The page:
So how do we do that? In most cases, you wouldn't need a custom searcher. Instead you can use the built in custom field searchers in JIRA itself. The list includes, but not restricted to, Text Field Searcher, Date Searcher, Number Searcher, User Searcher etc.
The first step of course is to determine what is the kind of Searcher your new field needs. For example, a Select field can easily be searched with Text Searcher or an Exact Text Searcher! A User Picker field can be searched with a User Searcher or a Text Searcher. You might even want to extend one of these Searchers to add some extra functionality. Some special conditions or hacks you want to introduce! Yeah, you know what I mean!!
Now, we have the custom field ready and the Searcher decided. Let us , in this example, consider using a TextSearcher puerly because the customfield we created in the other tutorial is extending a TextCFType.
Here is how JIRA has defined the text searcher for its system custom fields:
And then comes the most important part where you mention your customfield within the valid-customfield-type tag. There can be multiple entries for different custom fields as you saw in the first snippet from Atlassian. In our case we have the read-only user custom field added.
There is basic but very common error you might make here. The package attribute here refers to the atlassian-plugin key where the custom field resides in and not the Java package where the Searcher class resides in! Just to make it clear, the Atlassian plugin key is the key in the first line of your atlassian-plugin.xml which is 'com.jtricks' in our case.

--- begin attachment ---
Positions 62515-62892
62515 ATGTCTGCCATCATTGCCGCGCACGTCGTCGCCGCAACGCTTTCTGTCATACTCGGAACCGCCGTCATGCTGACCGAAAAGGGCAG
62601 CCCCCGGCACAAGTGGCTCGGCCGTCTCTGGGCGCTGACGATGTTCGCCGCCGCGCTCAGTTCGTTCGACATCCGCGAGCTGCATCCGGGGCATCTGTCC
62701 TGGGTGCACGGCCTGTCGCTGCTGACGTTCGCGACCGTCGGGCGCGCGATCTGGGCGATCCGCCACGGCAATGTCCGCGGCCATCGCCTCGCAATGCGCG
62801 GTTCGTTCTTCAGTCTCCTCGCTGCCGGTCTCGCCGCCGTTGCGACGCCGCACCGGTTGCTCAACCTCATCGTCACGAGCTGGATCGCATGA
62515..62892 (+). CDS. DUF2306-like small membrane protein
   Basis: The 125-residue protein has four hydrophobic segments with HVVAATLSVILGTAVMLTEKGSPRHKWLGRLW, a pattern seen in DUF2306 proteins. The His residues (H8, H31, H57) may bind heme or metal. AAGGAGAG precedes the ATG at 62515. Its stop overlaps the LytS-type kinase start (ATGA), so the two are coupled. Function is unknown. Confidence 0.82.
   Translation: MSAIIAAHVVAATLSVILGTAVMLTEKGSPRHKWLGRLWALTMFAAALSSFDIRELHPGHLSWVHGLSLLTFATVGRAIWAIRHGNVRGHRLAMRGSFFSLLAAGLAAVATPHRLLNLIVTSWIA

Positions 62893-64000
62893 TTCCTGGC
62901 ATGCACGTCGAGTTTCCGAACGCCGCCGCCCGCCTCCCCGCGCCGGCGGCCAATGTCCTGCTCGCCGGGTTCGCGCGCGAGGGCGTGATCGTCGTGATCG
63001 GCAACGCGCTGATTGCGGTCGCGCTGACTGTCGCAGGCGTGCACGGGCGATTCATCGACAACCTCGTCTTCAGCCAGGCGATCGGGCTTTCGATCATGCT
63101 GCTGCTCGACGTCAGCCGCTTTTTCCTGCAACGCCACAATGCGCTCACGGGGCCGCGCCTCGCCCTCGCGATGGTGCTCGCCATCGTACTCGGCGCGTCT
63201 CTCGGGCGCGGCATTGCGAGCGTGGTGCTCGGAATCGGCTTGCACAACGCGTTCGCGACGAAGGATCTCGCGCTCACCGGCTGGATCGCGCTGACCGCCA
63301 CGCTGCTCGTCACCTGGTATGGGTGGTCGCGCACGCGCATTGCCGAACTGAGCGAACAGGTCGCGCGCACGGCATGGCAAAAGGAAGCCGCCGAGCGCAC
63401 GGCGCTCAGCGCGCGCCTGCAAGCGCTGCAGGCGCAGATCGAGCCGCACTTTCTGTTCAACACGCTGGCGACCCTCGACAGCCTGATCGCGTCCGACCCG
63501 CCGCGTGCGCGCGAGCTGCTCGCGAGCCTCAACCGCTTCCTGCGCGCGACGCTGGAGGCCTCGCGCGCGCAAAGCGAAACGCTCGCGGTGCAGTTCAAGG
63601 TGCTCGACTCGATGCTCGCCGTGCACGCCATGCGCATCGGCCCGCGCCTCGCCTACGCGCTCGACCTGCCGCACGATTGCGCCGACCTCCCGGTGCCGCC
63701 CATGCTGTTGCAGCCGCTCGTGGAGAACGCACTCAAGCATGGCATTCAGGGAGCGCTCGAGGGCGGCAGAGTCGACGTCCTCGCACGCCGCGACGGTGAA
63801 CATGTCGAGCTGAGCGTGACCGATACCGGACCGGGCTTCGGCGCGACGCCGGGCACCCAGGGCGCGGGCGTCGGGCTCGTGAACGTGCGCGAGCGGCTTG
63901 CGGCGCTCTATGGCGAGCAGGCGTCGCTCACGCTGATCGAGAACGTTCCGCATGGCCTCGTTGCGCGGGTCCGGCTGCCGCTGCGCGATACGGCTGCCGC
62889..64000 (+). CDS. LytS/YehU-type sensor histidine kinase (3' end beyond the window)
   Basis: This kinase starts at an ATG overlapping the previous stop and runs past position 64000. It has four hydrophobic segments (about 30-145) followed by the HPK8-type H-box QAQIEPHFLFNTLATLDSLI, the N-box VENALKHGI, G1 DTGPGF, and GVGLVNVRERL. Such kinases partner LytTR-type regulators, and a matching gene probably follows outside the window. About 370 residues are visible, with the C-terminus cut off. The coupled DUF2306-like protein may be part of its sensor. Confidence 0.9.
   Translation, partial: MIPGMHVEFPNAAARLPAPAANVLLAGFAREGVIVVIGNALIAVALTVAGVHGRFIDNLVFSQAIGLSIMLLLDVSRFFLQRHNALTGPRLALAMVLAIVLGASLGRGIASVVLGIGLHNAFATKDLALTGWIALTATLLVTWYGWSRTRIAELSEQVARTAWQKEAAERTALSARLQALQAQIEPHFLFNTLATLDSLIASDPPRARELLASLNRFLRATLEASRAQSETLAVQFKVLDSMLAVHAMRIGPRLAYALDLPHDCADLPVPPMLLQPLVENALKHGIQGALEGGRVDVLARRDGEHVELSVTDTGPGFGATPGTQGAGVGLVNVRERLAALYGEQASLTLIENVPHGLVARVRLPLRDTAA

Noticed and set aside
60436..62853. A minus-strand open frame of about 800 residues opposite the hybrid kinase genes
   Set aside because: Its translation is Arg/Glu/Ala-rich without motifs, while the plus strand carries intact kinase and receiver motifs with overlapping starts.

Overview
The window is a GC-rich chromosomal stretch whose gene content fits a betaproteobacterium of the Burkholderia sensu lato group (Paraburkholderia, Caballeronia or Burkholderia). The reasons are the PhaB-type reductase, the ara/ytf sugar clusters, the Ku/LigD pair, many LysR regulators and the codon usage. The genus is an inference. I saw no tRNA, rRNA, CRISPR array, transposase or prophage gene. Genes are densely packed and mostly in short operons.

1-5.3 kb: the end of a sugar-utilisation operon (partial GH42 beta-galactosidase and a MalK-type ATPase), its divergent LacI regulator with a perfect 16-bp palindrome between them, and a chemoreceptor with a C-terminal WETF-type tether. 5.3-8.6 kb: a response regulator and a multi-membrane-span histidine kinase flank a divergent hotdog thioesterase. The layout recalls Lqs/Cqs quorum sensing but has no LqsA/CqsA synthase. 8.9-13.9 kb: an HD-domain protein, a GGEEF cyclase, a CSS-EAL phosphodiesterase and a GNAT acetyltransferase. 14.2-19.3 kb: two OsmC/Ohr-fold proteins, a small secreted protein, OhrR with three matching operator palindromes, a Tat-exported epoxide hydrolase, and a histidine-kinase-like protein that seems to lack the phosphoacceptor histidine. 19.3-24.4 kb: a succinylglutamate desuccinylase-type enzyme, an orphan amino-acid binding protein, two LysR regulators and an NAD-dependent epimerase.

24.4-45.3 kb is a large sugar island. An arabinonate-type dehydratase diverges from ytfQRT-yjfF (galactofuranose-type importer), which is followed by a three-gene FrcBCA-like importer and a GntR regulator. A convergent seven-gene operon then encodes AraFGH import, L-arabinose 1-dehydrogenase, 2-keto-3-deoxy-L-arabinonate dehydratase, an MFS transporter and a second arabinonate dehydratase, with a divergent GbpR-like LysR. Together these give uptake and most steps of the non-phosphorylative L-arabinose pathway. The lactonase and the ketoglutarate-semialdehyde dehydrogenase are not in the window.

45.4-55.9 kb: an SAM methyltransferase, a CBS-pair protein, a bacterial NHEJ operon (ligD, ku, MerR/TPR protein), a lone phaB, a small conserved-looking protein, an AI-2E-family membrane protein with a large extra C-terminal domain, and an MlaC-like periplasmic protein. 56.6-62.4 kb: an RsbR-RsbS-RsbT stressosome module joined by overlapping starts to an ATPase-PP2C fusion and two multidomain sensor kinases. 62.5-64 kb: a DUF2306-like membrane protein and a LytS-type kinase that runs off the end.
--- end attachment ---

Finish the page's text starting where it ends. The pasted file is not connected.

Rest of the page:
Now all these works fine pre 4.x or pre OSGI! With the introduction of v2 plugins, courtesy OSGI bundles, referring the JIRA classes directly in the atlassian-plugin.xml will fail sometimes because it can't resolve all the dependencies (the notorious Unsatisfied dependency errors!). This is because some of the classes are not available for dependency injection in the version 2 plugins as they were in version 1 plugins.
But don't worry, there is an easy hack to do it. Just create a dummy custom Searcher class with the constructor that does the dependency injection for you. So you will endup doing something what Leonids suggest in the forums:
If nothing works, you always have the option of adding the field to the system-customfield-types.xml under WEB-INF/classes along with the JIRA system custom fields. i.e. one more valid-customfield-type entry into the relevant customfield-searcher element.
Phew! So we have the searcher defined and the stage is set to create your first filter with the new custom field. Happy coding.